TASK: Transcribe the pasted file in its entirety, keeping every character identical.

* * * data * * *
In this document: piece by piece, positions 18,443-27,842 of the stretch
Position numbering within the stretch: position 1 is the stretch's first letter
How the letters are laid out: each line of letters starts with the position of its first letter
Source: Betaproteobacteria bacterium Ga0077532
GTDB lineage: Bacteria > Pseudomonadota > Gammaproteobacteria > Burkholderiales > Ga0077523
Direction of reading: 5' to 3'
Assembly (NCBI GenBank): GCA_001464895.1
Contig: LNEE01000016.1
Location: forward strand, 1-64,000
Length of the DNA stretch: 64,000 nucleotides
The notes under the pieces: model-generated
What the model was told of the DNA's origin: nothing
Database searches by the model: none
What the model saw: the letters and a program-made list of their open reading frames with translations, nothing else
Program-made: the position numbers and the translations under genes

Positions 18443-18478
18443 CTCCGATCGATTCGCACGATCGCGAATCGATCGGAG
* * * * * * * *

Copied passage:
In this document: piece by piece, positions 18,443-27,842 of the stretch
Position numbering within the stretch: position 1 is the stretch's first letter
How the letters are laid out: each line of letters starts with the position of its first letter
Source: Betaproteobacteria bacterium Ga0077532
GTDB lineage: Bacteria > Pseudomonadota > Gammaproteobacteria > Burkholderiales > Ga0077523
Direction of reading: 5' to 3'
Assembly (NCBI GenBank): GCA_001464895.1
Contig: LNEE01000016.1
Location: forward strand, 1-64,000
Length of the DNA stretch: 64,000 nucleotides
The notes under the pieces: model-generated
What the model was told of the DNA's origin: nothing
Database searches by the model: none
What the model saw: the letters and a program-made list of their open reading frames with translations, nothing else
Program-made: the position numbers and the translations under genes

Positions 18443-18478
18443 CTCCGATCGATTCGCACGATCGCGAATCGATCGGAG